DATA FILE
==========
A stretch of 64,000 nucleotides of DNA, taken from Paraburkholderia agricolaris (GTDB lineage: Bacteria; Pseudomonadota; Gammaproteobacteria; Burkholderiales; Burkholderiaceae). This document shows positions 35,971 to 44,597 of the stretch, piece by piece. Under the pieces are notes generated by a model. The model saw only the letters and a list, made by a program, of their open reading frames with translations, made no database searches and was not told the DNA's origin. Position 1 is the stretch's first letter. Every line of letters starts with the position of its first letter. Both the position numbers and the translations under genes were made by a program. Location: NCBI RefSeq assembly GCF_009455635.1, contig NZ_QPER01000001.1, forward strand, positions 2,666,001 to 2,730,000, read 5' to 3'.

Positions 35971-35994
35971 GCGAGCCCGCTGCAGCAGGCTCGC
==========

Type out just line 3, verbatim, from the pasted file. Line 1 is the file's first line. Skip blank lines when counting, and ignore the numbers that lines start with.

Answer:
35971 GCGAGCCCGCTGCAGCAGGCTCGC